On the surface, the idea of deduplicated replication is compelling. By replicating deltas, the technology sends data across a WAN and dramaically reduces the required bandwidth. Many customers are looking to this technology to allow them to move to a tapeless environment in the future. However, there is a major challenge that most vendors gloss over.
The most common approach to deduplication in use today is hash-based technology which uses reverse referencing. I covered the implications of this approach in another post. To summarize, the issue is that restore performance is impacted as data is retained in a reverse referenced environment. Now let’s look at how this impacts deduplicated replication.
Most vendors position the technology as a tape replacement. The customer first backs up their data to a local device and then the data is replicated to a remote site. In the typical use case, customers will retain a smaller amount of data locally and will use the remote site for long-term retention. Thus the remote system will include substantially more disk capacity than the local device.
During normal operations, you would expect to access the device at the remote data center only if data has expired locally. If this is a frequent occurrence, then you should increase local retention to reduce your usage of the remote system. The most important use of the remote site is to protect against a complete disaster. In a disaster situation, the end user must rely on the remote copy of their data and begin a massive restore process. Unlike a traditional restore where you only need access a few files or at most a few servers, in a DR scenario you need to restore multiple servers and huge amounts of data.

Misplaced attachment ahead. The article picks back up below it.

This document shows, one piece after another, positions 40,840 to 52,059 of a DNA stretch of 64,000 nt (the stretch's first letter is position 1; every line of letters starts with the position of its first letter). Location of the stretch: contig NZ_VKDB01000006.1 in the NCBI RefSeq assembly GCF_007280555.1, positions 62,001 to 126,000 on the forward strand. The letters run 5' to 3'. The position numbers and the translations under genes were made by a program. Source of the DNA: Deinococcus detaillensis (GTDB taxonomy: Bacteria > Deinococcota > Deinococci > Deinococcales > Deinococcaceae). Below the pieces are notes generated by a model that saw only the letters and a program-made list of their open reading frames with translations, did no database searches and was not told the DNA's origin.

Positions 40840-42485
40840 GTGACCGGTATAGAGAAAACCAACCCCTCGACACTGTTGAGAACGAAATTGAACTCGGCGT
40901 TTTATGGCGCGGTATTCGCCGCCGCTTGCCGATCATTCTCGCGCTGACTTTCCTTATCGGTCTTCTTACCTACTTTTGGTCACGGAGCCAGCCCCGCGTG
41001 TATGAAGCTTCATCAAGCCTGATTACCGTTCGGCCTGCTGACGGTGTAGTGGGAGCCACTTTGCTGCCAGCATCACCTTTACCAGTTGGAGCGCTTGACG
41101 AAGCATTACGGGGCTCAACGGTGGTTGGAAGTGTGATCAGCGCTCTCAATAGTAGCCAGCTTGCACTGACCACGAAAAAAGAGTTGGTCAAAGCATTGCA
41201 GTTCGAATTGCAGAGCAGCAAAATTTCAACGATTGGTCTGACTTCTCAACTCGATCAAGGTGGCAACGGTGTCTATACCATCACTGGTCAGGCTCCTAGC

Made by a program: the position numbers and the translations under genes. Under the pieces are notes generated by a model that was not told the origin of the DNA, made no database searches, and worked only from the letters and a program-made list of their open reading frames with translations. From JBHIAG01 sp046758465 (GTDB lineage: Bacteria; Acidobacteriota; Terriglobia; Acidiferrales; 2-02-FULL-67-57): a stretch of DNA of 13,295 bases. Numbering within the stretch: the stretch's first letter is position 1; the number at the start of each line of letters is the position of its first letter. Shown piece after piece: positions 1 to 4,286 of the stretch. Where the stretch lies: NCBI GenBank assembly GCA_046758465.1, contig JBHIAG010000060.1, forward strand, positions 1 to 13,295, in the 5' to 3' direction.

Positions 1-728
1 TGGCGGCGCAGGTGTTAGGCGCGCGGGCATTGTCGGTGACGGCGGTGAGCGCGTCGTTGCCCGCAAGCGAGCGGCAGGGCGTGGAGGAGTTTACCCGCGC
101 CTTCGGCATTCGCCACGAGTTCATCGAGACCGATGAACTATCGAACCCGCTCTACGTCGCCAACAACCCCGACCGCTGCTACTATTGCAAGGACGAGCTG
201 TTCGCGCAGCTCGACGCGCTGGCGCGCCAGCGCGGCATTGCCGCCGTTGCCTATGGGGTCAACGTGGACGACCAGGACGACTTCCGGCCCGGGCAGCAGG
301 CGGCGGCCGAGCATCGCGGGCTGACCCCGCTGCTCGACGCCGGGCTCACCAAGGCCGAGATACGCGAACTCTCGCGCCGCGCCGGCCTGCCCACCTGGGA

The pitfall with deduplication and replication revolves around the importance of restoration. In this scenario, your business depends on your ability to restore data at high speed. The longer the restore time the longer the outage and the greater the cost. The irony is that with reverse referencing restore performance declines with retention and with long retentions at the DR site, the restore impact becomes substantial. Thus your data that you backed up at 300 MB/sec will be restored at closer to 100 MB/sec. For example, your 10 TB backup which takes about 10 hours to protect, will take 30 hours to restore. This is a major bottleneck and will substantially lengthen the time that it will take to fully recover your data and return to normal operation. In this scenario, your restore performance is not much better than tape!
The point here is not that deduplicated replication is a bad thing, but that like any technology, there are trade-offs. Restore performance is a key metric that should be evaluated in all solutions. The impact of reverse referencing should not be underestimated particularly in the context of DR where long-term retention is the norm. SEPATON’s forward referencing technology is designed to minimize this impact. When evaluation solutions, you must be cognizant of the impact of deduplication on restore performance, and any test plans you create should include testing of restore performance on retained data.